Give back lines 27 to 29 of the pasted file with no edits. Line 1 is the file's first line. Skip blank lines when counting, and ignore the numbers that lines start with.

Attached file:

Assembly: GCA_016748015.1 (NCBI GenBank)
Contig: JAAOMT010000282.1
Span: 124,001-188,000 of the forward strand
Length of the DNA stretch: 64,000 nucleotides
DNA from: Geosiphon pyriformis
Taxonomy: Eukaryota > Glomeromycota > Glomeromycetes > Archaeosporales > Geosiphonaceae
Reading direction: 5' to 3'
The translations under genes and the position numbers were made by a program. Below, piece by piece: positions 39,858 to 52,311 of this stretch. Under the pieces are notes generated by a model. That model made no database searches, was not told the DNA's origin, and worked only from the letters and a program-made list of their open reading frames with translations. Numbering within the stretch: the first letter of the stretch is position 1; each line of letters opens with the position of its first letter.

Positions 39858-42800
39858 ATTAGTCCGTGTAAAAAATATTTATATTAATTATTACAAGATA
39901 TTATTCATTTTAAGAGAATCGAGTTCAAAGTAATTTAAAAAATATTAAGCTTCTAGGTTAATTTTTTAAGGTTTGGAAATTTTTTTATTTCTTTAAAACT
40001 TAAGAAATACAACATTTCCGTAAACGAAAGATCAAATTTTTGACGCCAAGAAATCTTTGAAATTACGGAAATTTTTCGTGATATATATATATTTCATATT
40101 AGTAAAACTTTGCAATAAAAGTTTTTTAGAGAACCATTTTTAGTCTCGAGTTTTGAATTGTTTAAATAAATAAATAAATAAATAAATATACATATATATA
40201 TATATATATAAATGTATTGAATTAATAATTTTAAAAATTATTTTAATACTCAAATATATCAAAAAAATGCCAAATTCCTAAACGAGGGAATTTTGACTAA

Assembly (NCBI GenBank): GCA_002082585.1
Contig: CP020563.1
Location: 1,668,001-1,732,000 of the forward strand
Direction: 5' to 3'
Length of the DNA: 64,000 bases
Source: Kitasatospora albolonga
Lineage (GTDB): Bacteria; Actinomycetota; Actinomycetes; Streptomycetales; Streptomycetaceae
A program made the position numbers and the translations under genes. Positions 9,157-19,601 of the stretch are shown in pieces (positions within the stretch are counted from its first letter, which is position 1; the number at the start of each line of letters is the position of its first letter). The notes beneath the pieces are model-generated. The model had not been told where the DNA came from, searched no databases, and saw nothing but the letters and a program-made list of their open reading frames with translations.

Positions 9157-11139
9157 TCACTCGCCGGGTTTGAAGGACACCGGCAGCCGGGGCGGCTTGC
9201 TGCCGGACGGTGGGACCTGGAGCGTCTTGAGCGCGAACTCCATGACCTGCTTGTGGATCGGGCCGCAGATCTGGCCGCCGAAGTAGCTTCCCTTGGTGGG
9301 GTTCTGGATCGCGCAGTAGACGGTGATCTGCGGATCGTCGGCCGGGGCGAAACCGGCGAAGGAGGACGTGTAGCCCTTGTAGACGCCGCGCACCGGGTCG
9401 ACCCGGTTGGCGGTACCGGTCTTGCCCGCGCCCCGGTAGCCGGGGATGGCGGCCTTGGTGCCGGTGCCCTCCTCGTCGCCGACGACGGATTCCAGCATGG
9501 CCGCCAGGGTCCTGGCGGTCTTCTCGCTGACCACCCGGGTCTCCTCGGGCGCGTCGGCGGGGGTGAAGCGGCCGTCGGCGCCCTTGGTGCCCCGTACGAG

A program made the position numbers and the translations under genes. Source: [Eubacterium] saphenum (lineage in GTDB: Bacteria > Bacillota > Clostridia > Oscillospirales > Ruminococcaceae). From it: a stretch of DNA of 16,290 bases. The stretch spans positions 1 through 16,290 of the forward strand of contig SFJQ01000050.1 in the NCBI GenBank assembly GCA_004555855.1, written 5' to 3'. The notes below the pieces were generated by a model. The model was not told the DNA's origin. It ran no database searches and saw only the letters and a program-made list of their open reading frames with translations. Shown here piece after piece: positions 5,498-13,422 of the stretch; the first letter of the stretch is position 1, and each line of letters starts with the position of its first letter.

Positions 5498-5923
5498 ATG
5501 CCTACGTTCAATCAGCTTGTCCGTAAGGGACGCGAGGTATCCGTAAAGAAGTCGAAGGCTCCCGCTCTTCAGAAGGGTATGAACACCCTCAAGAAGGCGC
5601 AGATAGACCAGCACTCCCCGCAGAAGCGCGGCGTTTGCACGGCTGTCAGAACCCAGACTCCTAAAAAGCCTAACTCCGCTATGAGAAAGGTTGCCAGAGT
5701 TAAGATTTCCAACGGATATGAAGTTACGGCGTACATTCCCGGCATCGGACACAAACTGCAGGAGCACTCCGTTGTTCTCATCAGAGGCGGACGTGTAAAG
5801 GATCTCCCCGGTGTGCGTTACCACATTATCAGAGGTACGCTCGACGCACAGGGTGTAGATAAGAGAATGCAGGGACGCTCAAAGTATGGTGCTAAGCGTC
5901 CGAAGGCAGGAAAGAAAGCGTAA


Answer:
9401 ACCCGGTTGGCGGTACCGGTCTTGCCCGCGCCCCGGTAGCCGGGGATGGCGGCCTTGGTGCCGGTGCCCTCCTCGTCGCCGACGACGGATTCCAGCATGG
9501 CCGCCAGGGTCCTGGCGGTCTTCTCGCTGACCACCCGGGTCTCCTCGGGCGCGTCGGCGGGGGTGAAGCGGCCGTCGGCGCCCTTGGTGCCCCGTACGAG

A program made the position numbers and the translations under genes. Source: [Eubacterium] saphenum (lineage in GTDB: Bacteria > Bacillota > Clostridia > Oscillospirales > Ruminococcaceae). From it: a stretch of DNA of 16,290 bases. The stretch spans positions 1 through 16,290 of the forward strand of contig SFJQ01000050.1 in the NCBI GenBank assembly GCA_004555855.1, written 5' to 3'. The notes below the pieces were generated by a model. The model was not told the DNA's origin. It ran no database searches and saw only the letters and a program-made list of their open reading frames with translations. Shown here piece after piece: positions 5,498-13,422 of the stretch; the first letter of the stretch is position 1, and each line of letters starts with the position of its first letter.